Plans for a joint industry project (jip) to develop standard specifications for large-scale forgings as part of an initiative to expand the supply chain has inadvertently revealed a new standardisation drive, apparently being encouraged, if not led, by ExxonMobil.

Two years ago, DNV attempted to whip up interest in a materials jip and drew a blank. Just six months ago, there apparently were rumblings of interest and DNV is attempting to kick start it again. This has partly grown out some interest in attempting to source forgings for, amongst others things, subsea xmas tree blocks from outside the traditional sources, notably from India. This has partly been thwarted by operator-specific specifications.

Need or nice?

As with all standardisation movements, it always comes down to differentiating between what are the really necessary requirements and what are the ‘nice to haves’. The aim of the jip is improve not only the quality of forgings, but also delivery times. Cost has also been mentioned, but that will always be a confidential issue between seller and buyer.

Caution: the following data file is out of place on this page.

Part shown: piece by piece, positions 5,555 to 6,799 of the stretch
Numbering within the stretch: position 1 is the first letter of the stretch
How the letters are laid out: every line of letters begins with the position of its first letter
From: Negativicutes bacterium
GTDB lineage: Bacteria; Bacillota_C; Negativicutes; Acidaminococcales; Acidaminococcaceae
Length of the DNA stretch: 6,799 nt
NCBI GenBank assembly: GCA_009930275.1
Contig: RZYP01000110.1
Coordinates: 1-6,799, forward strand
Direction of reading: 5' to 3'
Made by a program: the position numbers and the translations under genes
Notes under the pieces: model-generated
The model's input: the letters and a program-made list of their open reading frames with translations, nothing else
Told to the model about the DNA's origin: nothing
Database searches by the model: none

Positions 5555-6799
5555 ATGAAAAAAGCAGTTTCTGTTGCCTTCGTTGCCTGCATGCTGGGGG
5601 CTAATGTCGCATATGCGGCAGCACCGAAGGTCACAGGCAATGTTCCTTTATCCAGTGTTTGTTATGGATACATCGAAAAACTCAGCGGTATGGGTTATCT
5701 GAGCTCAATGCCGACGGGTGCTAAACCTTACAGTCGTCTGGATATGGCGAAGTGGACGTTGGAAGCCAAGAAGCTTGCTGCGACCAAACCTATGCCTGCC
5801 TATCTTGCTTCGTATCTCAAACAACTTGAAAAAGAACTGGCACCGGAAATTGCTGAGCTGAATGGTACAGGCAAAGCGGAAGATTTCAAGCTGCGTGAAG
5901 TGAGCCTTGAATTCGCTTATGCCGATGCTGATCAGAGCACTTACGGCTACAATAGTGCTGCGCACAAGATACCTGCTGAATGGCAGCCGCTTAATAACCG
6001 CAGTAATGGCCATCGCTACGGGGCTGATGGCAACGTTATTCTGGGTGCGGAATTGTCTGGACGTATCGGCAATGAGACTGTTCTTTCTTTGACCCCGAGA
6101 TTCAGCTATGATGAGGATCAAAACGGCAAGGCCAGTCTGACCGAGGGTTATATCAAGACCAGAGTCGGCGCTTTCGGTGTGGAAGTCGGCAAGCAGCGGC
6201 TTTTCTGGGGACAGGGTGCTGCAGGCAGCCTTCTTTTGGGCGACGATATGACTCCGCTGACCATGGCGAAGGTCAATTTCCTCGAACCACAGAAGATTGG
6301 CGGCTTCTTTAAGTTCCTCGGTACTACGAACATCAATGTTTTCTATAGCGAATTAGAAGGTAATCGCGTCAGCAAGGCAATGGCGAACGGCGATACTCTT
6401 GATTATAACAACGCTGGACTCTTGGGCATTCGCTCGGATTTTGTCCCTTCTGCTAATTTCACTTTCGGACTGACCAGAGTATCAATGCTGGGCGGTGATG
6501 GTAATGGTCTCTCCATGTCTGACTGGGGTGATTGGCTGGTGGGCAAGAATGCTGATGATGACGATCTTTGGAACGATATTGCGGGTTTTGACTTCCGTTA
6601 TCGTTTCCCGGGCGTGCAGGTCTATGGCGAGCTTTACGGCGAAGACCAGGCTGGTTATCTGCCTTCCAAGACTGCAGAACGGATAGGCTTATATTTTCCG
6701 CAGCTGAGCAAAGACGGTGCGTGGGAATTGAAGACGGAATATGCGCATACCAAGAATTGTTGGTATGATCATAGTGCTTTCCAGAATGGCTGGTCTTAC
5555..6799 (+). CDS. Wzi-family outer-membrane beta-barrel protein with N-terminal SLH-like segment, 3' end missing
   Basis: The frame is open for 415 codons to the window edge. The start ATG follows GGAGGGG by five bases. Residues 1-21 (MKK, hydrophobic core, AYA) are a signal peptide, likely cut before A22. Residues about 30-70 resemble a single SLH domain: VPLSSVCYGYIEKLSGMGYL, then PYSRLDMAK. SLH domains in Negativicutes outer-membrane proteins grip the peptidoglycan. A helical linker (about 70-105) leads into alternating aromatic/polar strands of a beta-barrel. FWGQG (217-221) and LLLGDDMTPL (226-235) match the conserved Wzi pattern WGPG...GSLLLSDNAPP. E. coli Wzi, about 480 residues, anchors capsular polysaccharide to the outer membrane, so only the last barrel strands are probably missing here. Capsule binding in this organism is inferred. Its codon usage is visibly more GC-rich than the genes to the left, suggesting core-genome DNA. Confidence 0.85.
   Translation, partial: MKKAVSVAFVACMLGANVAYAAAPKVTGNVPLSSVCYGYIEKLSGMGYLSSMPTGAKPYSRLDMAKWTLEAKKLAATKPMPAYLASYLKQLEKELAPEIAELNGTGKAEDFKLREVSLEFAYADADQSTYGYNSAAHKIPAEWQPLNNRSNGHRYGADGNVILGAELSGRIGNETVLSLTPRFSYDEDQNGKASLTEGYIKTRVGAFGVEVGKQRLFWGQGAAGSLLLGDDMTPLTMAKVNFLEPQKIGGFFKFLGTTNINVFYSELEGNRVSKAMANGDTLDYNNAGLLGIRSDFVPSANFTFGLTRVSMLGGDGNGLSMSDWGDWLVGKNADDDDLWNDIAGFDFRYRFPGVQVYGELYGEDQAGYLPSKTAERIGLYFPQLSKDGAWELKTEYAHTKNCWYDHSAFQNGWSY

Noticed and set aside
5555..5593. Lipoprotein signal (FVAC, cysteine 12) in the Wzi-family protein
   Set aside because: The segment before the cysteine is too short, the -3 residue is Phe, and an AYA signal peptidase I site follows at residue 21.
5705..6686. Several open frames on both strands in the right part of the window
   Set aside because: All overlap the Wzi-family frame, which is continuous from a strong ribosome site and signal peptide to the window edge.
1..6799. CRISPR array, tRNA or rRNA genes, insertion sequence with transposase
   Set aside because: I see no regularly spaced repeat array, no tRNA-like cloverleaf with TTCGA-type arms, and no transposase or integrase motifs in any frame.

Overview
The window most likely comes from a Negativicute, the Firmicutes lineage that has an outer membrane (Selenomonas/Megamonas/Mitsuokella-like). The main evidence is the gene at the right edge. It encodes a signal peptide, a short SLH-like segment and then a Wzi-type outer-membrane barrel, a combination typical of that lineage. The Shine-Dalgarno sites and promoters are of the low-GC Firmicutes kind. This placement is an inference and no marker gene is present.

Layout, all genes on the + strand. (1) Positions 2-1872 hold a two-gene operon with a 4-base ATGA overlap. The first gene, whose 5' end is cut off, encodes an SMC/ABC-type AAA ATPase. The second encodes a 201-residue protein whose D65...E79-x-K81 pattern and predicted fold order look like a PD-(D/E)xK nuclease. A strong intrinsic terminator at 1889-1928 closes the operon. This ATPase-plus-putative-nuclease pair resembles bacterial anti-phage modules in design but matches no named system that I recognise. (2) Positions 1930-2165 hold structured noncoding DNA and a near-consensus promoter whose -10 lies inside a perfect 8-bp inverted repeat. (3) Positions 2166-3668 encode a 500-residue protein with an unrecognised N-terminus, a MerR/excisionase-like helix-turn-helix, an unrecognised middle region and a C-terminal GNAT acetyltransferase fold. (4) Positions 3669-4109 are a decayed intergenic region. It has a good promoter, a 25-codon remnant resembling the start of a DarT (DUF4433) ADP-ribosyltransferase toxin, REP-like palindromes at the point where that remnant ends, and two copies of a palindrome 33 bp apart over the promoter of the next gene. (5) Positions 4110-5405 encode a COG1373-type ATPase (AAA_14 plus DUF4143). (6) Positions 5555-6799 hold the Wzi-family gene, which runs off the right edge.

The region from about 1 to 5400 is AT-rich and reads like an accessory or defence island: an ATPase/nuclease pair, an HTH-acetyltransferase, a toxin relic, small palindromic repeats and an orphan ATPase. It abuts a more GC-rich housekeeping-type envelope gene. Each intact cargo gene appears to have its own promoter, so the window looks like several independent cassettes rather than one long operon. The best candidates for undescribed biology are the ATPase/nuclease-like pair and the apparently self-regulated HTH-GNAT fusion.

Another issue of significance is quantity. It may be that the main hardware manufacturers will have to look at bigger orders by looking forward to projected contracts to secure forging supplies at a more reasonable cost.

One rather interesting concern in relation to achieving standard forgings is to reduce the risk of failure. It is not often one hears about forging failures.

Why ExxonMobil has become particularly keen is one for surmise. Back in January, Lee Tillman, veep for engineering, told the GE Oil & Gas technology (SEN, 29/22) gathering that subsea, in particular seabed processing, was of growing importance to ExMob with so many of the new opportunities in deeper waters or in the Arctic. He revealed a five-year long programme of technology development.

Then there was a story, possibly apochryphal, about a senior ExMob executive who asked someone in the subsea engineering department about subsea xmas trees and the delivery time. When told it could be up to two years, what came back was the query, ‘why?’

While most standardisation drives are about hardware specifications, there is now interest in expanding the scope. SEN has been told that the Norwegian Oil & Gas Association which includes many of the new much smaller operators on the NCS is interested in including project execution and documentation.

As SEN went to press today (Thursday), it was learned that all of the major hardware vendors - Aker Solutions Cameron, DrilQuip, FMC and GE Oil & Gas - have signed up to the jip. ExMob and Chevron have expressed serious intent, along with Shell, Statoil and Total.